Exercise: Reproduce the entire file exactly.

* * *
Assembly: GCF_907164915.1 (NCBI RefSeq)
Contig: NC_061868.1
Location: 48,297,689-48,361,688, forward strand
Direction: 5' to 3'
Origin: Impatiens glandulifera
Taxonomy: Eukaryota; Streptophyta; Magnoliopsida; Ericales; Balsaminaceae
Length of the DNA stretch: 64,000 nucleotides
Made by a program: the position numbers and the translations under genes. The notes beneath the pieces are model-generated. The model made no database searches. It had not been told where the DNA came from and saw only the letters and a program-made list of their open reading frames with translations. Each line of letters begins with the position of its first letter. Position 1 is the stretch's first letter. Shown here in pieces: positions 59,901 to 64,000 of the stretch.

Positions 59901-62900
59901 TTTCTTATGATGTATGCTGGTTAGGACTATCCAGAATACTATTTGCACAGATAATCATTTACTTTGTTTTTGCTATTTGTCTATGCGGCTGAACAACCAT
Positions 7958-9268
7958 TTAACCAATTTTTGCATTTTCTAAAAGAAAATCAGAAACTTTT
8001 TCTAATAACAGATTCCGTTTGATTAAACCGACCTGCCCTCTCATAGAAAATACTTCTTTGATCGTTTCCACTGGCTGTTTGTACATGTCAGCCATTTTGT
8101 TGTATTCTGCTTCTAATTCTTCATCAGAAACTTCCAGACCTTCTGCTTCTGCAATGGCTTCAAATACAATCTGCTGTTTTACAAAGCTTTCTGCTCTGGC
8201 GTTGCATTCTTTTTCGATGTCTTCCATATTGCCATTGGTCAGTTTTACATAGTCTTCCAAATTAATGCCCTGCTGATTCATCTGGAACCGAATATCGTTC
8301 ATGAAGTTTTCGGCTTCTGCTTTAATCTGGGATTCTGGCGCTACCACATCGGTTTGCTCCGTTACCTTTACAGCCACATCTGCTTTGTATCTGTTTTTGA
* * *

Assembly: GCF_907164915.1 (NCBI RefSeq)
Contig: NC_061868.1
Location: 48,297,689-48,361,688, forward strand
Direction: 5' to 3'
Origin: Impatiens glandulifera
Taxonomy: Eukaryota; Streptophyta; Magnoliopsida; Ericales; Balsaminaceae
Length of the DNA stretch: 64,000 nucleotides
Made by a program: the position numbers and the translations under genes. The notes beneath the pieces are model-generated. The model made no database searches. It had not been told where the DNA came from and saw only the letters and a program-made list of their open reading frames with translations. Each line of letters begins with the position of its first letter. Position 1 is the stretch's first letter. Shown here in pieces: positions 59,901 to 64,000 of the stretch.

Positions 59901-62900
59901 TTTCTTATGATGTATGCTGGTTAGGACTATCCAGAATACTATTTGCACAGATAATCATTTACTTTGTTTTTGCTATTTGTCTATGCGGCTGAACAACCAT
Positions 7958-9268
7958 TTAACCAATTTTTGCATTTTCTAAAAGAAAATCAGAAACTTTT
8001 TCTAATAACAGATTCCGTTTGATTAAACCGACCTGCCCTCTCATAGAAAATACTTCTTTGATCGTTTCCACTGGCTGTTTGTACATGTCAGCCATTTTGT
8101 TGTATTCTGCTTCTAATTCTTCATCAGAAACTTCCAGACCTTCTGCTTCTGCAATGGCTTCAAATACAATCTGCTGTTTTACAAAGCTTTCTGCTCTGGC
8201 GTTGCATTCTTTTTCGATGTCTTCCATATTGCCATTGGTCAGTTTTACATAGTCTTCCAAATTAATGCCCTGCTGATTCATCTGGAACCGAATATCGTTC
8301 ATGAAGTTTTCGGCTTCTGCTTTAATCTGGGATTCTGGCGCTACCACATCGGTTTGCTCCGTTACCTTTACAGCCACATCTGCTTTGTATCTGTTTTTGA